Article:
It's not possible to send the (*guppi*).vlar tasks just to CPUs?


I'm disappointed, I have set SETI in BOINC to 'no new tasks'.
I don't know when, or if I will set it again to 'allow new tasks'.
I'll follow the process and decide then...

I'm very sad (a hardcore SETIzen). :-(

I looked to other AMD/ATI VGA card PCs - if I looked correct they don't get the *guppi*.vlar tasks for their GPUs.

I set 'allow new tasks' again.

I don't know if it's really true what I saw... - if I'm wrong I set again 'no new tasks'. :-(
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Message 1780643 - Posted: 20 Apr 2016, 10:39:54 UTC - in response to Message 1780421.  

What about this result? What does "triplet count 30" mean?
Spike count: 0
Autocorr count: 0
Pulse count: 0
Triplet count: 30
Gaussian count: 0
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Message 1780655 - Posted: 20 Apr 2016, 11:24:02 UTC - in response to Message 1780643.  
Last modified: 20 Apr 2016, 11:24:42 UTC

What about this result? What does "triplet count 30" mean?
Spike count: 0
Autocorr count: 0
Pulse count: 0
Triplet count: 30
Gaussian count: 0


http://setiathome.berkeley.edu/sah_glossary.php
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Message 1780660 - Posted: 20 Apr 2016, 11:46:50 UTC - in response to Message 1780655.  

I read about triplets, I meant there are so many of the them on this graph. How can I get that that is a significant signal? Even if it's a T signal.
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Message 1780674 - Posted: 20 Apr 2016, 13:05:40 UTC

Don't get hung up or excited about seeing a triplet, a spike, or whatever.

There is a second stage in the process, once we have done the filtering to get rid of the stuff from known sources (human and natural). This stage (which isn't running just now) will compare the data from a given sky location and see what is going on. Then a third stage, a more detailed and protracted monitoring of that spot, and eventually someone will make a declaration that a probable ET signal has been detected at this point (direction) in the sky.
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Message 1781672 - Posted: 23 Apr 2016, 15:24:16 UTC - in response to Message 1780366.  

I don't see why someone would want to do only 1/3 or 1/4 of what he can actually do for the project.


I estimate we have from hundreds to thousands of times greater of a chance finding ETI in a GBT work unit than an Arecibo one, because it is targeted to stars that are nearby, known to have exoplanets, and known (or thought) to have them in favourable positions for life (as we know it, Jim.)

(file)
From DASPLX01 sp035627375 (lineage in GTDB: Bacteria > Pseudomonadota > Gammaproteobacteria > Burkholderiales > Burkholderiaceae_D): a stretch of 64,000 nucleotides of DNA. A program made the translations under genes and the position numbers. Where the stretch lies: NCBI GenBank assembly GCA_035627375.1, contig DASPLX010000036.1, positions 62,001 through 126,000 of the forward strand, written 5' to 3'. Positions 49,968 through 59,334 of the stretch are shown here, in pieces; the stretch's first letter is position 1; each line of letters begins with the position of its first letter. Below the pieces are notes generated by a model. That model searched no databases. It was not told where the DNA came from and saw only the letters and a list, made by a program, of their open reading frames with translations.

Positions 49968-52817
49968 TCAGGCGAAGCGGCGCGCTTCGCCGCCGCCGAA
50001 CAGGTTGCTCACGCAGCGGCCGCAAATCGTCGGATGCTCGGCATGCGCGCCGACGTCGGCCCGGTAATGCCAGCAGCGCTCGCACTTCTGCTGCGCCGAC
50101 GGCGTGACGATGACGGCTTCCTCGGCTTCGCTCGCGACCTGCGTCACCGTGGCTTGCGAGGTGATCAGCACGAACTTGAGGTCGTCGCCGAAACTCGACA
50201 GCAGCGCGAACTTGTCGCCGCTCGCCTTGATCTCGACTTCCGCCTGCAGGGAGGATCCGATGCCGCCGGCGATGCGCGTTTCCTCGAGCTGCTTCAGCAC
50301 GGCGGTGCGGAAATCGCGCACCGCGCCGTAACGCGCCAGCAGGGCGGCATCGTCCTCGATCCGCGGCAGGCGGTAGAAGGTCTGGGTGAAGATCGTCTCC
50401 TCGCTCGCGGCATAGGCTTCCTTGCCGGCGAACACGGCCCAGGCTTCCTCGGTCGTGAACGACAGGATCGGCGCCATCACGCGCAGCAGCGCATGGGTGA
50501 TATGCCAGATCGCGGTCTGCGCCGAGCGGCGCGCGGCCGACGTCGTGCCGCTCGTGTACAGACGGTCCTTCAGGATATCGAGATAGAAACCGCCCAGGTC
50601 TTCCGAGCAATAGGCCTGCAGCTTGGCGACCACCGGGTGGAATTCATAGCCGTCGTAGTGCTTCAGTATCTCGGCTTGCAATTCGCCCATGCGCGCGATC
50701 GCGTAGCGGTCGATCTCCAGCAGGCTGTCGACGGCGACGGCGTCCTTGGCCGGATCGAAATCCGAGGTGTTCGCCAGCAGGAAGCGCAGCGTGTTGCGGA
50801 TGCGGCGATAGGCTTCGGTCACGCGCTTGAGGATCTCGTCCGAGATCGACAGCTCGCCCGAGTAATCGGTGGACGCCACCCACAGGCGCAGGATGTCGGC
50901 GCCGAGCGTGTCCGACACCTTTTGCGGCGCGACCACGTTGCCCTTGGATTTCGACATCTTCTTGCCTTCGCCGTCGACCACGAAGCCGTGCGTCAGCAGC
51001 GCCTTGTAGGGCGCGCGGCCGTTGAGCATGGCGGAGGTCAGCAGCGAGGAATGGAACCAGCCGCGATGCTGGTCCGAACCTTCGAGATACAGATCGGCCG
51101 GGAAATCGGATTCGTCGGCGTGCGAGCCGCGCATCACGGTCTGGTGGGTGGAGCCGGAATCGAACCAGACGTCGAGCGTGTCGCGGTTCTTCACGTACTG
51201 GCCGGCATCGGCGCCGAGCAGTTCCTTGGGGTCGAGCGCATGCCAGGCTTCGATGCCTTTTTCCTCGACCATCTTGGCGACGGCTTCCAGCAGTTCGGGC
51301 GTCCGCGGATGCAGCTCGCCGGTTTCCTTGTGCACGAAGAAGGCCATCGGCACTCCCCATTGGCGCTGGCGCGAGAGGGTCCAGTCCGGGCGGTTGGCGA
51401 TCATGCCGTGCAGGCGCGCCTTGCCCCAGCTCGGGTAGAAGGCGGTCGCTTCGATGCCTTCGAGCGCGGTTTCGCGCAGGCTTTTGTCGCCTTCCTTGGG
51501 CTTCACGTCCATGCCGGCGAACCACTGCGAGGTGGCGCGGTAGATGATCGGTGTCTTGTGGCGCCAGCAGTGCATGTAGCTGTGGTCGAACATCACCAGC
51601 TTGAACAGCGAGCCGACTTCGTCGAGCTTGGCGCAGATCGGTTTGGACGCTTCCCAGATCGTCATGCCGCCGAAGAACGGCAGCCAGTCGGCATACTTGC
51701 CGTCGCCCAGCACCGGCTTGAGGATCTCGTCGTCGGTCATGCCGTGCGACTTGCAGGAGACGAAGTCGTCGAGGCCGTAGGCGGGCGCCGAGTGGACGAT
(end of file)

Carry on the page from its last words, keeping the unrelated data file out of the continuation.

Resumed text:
It comes down to quality over quantity. And it's rather sadly ironic that the people who have contributed to this project the most over the years in terms of work done and time/money/effort invested in doing so are now mostly excluded from its most anticipated and promising venture.

From the project's point of view it doesn't matter which computer completes a particular task, they all have to be done regardless of the "quality". However, IMHO it should matter to use the resources they get from us in most efficient way possible. Not doing that slows down the processing of all "tapes". All our computers work on the same thing, assigning work in an intelligent way speeds up the progress and that's all we should be interested in.

BTW, the MESSIER031 tasks are non-VLAR as far as I see and can be crunched on GPU, so no one is excluded.
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Message 1781684 - Posted: 23 Apr 2016, 16:02:44 UTC - in response to Message 1781672.  
Last modified: 23 Apr 2016, 16:04:45 UTC

BTW, the MESSIER031 tasks are non-VLAR as far as I see and can be crunched on GPU, so no one is excluded.


Yes, getting them and very happy about that. :^) Unfortunately about 90% of them are going into -9 due to 30 or more triplets... hope it's just an initial hiccup. (These results are matching up with others', so not just my machines.)

I'm also curious what "MESSIER031" really means... Messier catalog object 31 is the Andromeda galaxy, and I doubt we are looking for ETI signals from that distance! Perhaps the area of?
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Message 1781715 - Posted: 23 Apr 2016, 18:05:03 UTC - in response to Message 1781684.  

I remember reading that Green Bank will scan the local group of galaxies, including the Maffei galaxies.
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Message 1781719 - Posted: 23 Apr 2016, 18:14:08 UTC - in response to Message 1781684.  
Last modified: 23 Apr 2016, 18:14:31 UTC


Yes, getting them and very happy about that. :^) Unfortunately about 90% of them are going into -9 due to 30 or more triplets... hope it's just an initial hiccup. (These results are matching up with others', so not just my machines.)

Could be the result of a rock concert from a long time ago, somewhere in the Andromeda galaxy :-)